Instagram’s vertical IGTV surrenders to landscape status quo

A year ago Instagram made a bold bet with the launch of IGTV: That it could invent and popularize a new medium of long-form vertical videos. Landscape uploads weren’t allowed. Co-founder Kevin Systrom told me in August that “What I’m most proud of is that Instagram took a stand and tried a brand new thing that is frankly hard to pull off. Full-screen vertical video that’s mobile only. That doesn’t exist anywhere else.”

Now a dedicated hub for multi-minute portrait mode video won’t exist anywhere at all. Following lackluster buy-in from creators loathe to shoot in a proprietary format that tough to reuse, IGTV is retreating from its vertical-only policy. Starting today, users can upload traditional horizontal landscape videos too and they’ll be shown full-screen when users turn their phones sideways while watching IGTV’s standalone app or its hub within the main Instagram app. That should hopefully put an end to crude ports of landscape videos shown tiny with giant letterboxes slapped on to fill out the vertical screen.

Instagram spins it saying “Ultimately, our vision is to make IGTV a destination for great content no matter how it’s shot so creators can express themselves how they want . . . .  In many ways, opening IGTV to more than just vertical videos is similar to when we opened Instagram to more than just square photos in 2015. It enabled creativity to flourish and engagement to rise – and we believe the same will happen again with IGTV.”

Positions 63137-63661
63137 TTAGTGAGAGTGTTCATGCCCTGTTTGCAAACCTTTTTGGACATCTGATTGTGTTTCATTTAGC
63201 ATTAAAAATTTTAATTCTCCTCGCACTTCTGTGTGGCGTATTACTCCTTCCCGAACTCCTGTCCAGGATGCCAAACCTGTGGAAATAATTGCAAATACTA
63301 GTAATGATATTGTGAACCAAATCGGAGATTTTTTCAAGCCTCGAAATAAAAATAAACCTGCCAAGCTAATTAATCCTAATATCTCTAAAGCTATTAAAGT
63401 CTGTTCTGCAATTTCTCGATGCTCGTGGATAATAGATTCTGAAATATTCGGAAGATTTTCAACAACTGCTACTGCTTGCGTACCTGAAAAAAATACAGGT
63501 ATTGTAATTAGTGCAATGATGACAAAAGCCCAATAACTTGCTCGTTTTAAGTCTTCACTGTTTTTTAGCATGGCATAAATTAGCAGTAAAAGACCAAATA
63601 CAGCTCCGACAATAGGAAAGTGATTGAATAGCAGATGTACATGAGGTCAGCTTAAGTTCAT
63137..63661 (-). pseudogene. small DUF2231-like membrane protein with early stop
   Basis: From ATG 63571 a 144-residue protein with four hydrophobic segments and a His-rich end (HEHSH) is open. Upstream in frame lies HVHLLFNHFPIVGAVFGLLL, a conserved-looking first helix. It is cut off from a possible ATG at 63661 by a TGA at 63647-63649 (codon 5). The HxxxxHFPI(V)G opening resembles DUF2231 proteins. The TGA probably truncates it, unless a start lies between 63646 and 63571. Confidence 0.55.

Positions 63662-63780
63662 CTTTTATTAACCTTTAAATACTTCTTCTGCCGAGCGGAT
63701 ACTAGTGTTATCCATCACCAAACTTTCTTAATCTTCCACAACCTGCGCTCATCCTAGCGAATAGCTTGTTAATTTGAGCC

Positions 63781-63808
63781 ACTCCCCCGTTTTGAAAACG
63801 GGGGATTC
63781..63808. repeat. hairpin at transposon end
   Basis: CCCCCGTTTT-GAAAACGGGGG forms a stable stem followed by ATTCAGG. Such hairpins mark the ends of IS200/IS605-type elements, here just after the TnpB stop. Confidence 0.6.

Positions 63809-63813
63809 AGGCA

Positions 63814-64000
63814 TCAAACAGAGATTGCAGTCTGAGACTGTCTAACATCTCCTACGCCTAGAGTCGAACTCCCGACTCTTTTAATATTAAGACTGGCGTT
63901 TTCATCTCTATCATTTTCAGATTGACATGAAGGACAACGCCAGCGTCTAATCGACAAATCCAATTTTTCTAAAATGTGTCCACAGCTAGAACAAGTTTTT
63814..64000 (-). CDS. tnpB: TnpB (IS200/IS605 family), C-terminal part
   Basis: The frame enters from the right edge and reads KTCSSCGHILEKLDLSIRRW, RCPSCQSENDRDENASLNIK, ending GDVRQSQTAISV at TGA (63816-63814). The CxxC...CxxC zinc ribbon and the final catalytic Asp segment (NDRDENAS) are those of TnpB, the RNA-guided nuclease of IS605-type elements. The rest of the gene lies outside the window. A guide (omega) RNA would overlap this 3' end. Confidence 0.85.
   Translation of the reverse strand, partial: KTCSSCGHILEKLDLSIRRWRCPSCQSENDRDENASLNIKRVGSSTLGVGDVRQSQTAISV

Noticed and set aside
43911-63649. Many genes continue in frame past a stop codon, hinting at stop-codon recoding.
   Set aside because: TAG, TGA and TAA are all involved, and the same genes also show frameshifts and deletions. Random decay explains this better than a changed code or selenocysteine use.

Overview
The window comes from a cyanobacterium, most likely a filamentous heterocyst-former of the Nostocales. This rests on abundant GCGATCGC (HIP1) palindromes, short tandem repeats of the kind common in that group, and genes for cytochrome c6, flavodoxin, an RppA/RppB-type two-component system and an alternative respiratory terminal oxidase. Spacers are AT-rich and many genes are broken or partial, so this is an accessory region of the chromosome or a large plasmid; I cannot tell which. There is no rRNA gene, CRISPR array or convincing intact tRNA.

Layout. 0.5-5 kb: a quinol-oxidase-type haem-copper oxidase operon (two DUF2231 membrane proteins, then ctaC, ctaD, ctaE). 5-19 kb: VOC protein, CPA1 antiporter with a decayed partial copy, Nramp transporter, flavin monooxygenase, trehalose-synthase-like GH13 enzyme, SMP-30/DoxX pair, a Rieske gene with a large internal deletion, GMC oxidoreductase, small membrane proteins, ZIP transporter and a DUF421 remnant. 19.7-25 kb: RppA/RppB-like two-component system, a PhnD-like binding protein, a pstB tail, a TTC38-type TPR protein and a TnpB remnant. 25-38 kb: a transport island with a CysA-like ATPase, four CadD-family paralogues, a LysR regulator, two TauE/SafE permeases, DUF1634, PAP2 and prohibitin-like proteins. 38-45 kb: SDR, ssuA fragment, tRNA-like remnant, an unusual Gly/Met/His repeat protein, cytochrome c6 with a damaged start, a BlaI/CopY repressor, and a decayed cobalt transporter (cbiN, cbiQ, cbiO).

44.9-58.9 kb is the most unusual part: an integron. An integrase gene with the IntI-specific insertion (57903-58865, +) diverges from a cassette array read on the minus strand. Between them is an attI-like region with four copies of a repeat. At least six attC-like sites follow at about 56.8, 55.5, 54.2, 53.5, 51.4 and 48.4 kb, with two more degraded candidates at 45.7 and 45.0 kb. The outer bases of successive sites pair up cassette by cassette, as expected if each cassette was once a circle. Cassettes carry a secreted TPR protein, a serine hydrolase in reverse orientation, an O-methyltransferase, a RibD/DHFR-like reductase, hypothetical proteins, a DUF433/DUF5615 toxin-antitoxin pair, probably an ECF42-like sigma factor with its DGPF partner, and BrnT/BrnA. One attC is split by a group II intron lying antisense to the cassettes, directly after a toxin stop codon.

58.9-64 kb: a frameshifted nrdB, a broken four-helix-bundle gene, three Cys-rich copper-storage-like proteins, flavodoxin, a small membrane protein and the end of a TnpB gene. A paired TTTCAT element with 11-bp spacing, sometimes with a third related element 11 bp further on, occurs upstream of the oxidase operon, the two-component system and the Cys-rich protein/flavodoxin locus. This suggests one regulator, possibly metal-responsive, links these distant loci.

The potential flood of repurposed YouTube videos could drive more attention to IGTV after a launch that felt like a flop. There’s been no break-out stars, must-see shows, or cultural zeitgeist moments on IGTV. Instagram refused to provide a list of the most viewed long-form clips. Sensor Tower estimates just 4.2 million installs to date for IGTV’s standalone app, amounting to less than half a percent of Instagram’s billion-plus users downloading the app. In the last month, and it saw 3.8 times more downloads per day in its first three months on the market than than last month. The iOS app sank to No. 191 on the US – Photo & Video app charts, according to App Annie, and didn’t make the overall chart.

Instagram has tried several changes to reinvigorate IGTV already. It started allowing creators to share IGTV previews to main Instagram feed that’s capped at sixty seconds. Users can tap through those to watch full clips up to sixty minutes on IGTV, which has helped to boost view counts for video makers like BabyAriel. And earlier this week we reported that IGTV had been quietly redesigned to ditch its category tabs for a central feed of videos that relies more on algorithmic recommendations like TikTok and a two-wide vertical grid of previews to browse like Snapchat Discover.

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